This feature appeared in the October 2008 Scottish Curler magazine. David B Smith tells the story:
Late last year I got a phone call from a dealer in Perthshire about a pair of curling stones which were about to appear in the catalogue of a Perth saleroom. Nothing unusual about that, I hear you say. They were in their original box. Again, nothing very unusual about that. The box was lined throughout in crimson velvet; the circular holes into which the stones were placed were also lined in velvet. It was beginning to sound as if these were rather special stones. The handles were of a most unusual design and were cast from solid silver and the grips were made of horn. These were really special stones.
I had to wait until the description of the stones appeared in the sale-room catalogue. When I looked there was more. There was a plaque attached to the box, which bore this inscription:
‘OAK, Original Old Stockwell Bridge, Founded above the year 1335’ And the handles bore this inscription. ‘RESPECTFULLY PRESENTED To the Right Honourable Robert Stewart, LORD PROVOST OF THE CITY OF GLASGOW, This Pair of Curling Stones Chiseled out of the Boulders Found IN THE FORMATION OF Kelvin Grove Park By John Murray Contractor, 1853’
At this point I decided that a closer look was necessary and I applied to the auction house for photographs. The stones were indeed particularly splendid. The estimated price, however, was daunting: £800-£1000. I decided that the best course would be for me to be sure that the National Museums of Scotland and Glasgow Kelvingrove Museum and Art Gallery knew about them, for they were of museum quality.
In the meantime I sought out more information about Robert Stewart. It was clear from the inscription that he had been a Lord Provost of Glasgow. I discovered that he was born in 1810, had inherited and expanded the business of iron and coal master of Omoa in the parish of Cleland, and had joined the town council in 1842. He became Lord Provost in 1851 and became responsible for the purchase by the council in 1852 of the estate of Kelvin Grove, from the grounds of which the West End Park was created to provide recreational space for the citizens of the city which was rapidly expanding to the west away from the only other green space, The Green. The old bridge referred to in the plaque was demolished in 1851. He also led the successful campaign for the provision by the city of fresh water for the city from Loch Katrine in opposition to the plan of the Glasgow Water Company to supply it privately from Loch Lubnaig.
Robert Stewart is commemorated in the Kelvingrove Park by a vast ornate fountain (which, ironically, is not now permitted to run because it is fed by the public water supply). See here.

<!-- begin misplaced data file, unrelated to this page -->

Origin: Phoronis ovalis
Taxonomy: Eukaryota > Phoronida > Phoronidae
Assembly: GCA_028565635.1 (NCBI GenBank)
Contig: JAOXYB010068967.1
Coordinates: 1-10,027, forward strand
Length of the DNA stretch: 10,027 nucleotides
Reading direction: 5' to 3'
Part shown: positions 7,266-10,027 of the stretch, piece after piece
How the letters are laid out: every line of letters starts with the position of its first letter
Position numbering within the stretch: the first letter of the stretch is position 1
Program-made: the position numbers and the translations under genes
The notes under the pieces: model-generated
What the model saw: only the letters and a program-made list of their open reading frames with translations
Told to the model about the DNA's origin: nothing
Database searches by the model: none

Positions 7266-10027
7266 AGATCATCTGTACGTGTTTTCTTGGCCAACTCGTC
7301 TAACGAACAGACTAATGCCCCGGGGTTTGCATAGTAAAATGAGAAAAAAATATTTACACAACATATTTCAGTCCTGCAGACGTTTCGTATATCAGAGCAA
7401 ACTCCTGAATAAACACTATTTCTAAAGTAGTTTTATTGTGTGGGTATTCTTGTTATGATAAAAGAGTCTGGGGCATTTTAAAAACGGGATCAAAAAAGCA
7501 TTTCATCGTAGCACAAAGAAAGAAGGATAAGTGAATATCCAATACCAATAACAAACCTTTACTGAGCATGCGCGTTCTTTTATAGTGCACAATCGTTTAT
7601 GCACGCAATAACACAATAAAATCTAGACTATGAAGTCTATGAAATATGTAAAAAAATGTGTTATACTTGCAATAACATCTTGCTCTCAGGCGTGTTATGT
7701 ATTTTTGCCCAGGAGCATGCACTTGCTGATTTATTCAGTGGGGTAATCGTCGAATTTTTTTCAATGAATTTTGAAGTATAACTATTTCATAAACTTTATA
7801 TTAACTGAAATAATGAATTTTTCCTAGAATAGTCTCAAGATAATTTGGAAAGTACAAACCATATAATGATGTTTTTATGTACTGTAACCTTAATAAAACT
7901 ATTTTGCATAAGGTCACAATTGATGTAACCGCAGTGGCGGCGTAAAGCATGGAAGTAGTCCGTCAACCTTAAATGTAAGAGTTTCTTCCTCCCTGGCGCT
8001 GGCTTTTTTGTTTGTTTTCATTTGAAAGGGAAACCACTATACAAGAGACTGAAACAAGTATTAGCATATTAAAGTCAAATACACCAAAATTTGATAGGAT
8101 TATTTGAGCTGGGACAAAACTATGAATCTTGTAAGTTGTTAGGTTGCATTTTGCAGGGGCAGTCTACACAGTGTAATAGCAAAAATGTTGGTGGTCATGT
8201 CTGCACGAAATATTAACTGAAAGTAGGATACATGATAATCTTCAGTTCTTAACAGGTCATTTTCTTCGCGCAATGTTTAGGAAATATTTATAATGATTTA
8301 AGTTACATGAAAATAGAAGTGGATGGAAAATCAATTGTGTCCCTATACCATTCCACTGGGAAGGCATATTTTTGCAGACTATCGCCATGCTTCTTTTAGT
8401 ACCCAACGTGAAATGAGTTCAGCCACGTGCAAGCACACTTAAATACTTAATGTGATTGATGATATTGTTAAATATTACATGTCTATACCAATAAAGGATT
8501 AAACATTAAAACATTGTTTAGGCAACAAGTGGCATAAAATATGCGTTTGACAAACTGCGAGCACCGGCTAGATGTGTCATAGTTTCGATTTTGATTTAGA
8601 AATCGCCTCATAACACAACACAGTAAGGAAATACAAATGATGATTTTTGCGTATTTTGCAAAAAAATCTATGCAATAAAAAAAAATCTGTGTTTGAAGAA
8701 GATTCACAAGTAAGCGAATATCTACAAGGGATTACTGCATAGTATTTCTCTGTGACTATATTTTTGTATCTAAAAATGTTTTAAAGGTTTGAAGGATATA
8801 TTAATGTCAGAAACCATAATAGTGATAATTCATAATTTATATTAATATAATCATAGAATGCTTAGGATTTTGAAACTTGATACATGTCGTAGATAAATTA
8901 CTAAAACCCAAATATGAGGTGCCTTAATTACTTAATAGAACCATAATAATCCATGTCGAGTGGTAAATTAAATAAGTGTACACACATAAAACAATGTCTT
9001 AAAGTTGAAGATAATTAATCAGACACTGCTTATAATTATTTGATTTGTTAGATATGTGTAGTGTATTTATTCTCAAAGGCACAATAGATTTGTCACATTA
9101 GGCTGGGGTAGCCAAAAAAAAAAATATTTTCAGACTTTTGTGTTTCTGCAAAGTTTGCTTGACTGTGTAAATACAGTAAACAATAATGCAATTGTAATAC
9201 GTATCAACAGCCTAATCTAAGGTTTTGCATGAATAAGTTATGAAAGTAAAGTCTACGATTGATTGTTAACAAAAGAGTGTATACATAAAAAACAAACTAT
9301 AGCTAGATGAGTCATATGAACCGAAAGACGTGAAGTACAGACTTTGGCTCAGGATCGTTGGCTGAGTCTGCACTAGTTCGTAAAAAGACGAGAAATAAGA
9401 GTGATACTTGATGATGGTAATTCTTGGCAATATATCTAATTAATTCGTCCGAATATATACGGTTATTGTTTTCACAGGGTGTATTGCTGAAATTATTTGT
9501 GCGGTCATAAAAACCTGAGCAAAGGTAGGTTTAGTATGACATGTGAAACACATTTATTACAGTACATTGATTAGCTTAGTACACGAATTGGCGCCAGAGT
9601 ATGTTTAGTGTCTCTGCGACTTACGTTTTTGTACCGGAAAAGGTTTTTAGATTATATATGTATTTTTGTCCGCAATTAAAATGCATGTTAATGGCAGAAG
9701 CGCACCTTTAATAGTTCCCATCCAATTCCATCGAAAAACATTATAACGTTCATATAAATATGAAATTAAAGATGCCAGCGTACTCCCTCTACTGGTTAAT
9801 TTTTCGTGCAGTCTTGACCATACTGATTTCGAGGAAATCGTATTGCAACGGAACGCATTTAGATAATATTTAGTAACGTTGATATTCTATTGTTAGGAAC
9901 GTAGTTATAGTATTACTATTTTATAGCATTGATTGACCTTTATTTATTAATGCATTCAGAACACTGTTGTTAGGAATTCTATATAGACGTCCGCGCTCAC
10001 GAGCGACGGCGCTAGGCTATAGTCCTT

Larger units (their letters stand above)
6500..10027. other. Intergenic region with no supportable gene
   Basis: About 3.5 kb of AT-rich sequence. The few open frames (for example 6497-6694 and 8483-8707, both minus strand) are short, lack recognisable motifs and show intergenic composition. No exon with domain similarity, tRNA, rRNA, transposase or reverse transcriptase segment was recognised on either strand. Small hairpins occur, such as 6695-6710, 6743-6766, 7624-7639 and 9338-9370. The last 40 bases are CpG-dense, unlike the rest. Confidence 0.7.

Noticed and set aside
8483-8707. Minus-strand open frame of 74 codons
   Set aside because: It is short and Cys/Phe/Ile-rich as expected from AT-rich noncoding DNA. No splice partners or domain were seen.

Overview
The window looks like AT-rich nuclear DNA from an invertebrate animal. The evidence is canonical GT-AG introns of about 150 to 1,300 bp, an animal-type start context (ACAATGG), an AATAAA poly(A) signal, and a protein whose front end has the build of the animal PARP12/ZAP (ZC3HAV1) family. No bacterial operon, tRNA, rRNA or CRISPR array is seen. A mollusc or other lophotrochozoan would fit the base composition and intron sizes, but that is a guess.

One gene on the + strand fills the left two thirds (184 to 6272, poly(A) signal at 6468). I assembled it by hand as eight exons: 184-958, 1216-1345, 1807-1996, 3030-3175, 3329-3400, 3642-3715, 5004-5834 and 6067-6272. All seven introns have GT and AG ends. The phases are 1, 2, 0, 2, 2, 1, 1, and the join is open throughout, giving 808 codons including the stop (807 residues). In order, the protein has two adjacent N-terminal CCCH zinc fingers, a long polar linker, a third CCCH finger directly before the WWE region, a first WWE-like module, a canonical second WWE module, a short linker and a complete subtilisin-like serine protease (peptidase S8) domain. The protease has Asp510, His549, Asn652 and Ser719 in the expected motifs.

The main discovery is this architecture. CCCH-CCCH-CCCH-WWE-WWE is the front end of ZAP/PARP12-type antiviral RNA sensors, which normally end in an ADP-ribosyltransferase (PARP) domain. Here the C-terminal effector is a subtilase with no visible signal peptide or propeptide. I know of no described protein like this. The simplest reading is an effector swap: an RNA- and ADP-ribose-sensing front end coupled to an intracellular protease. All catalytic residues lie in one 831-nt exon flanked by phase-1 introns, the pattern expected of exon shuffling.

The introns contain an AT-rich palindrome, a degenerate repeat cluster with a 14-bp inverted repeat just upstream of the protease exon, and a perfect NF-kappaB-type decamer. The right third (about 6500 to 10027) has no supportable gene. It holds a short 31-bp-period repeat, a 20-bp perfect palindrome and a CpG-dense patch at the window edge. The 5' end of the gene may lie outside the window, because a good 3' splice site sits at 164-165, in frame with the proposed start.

It appears that the curling stones were the result of the West End Park venture. Since it seems reasonable to suppose that the recipient of a gift of curling stones was himself a curler, further research in that area was necessary. The Annuals of the Royal Club provided only one Robert Stewart in the whole of Lanarkshire at the correct dates, and he was Robert Stewart, member and latterly secretary of Chryston Curling Club. The president of this club was Mark Sprot, advocate and ironmaster, and it may well be that their community of business caused them to be members of the same club.
The sale came and went. I saw on the internet that the stones had been sold for a hammer price of £3000! To this, of course, falls to be added buyer’s commission and VAT on the commission. I contacted the dealer who had first spoken to me about the stones. He was the under-bidder but did not know who had bought them. In vain I asked other dealers whom I knew.
On my way to Perth in February 2008 I looked in at an antique shop in Auchterarder. The owner said at once: “The stones you’re looking for are at Scone Palace today; there’s an antiques fair there.” And so, having looked in at Dewar’s Rinks I sped off to Scone and discovered the stones in their box at the stall of Nicholas Shaw, a dealer from Petworth, West Sussex. They were every bit as magnificent as their description had suggested them to be but by then even more expensive. Nick Shaw promised to send me good photographs and this he did, along with permission to use them for this article.
Whether I have found the correct Robert Stewart in Chryston CC or not, the recipient of these stones might as well have been a non-curler for all the play they have seen. The striking band, which is of a very unusual sort of stippled pattern, shows no sign of use whatever. The stones are in their pristine state.
The handles, made in Glasgow, are indeed cast from silver and hall-marked accordingly. They are of a unique design. The base of the goose neck is decorated with acanthus and vine leaf; and the entire edge is embellished.
This pair of stones is not only important from the point of view of design and execution but from their association with a very important citizen of Glasgow.
The photos are courtesy of Nicholas Shaw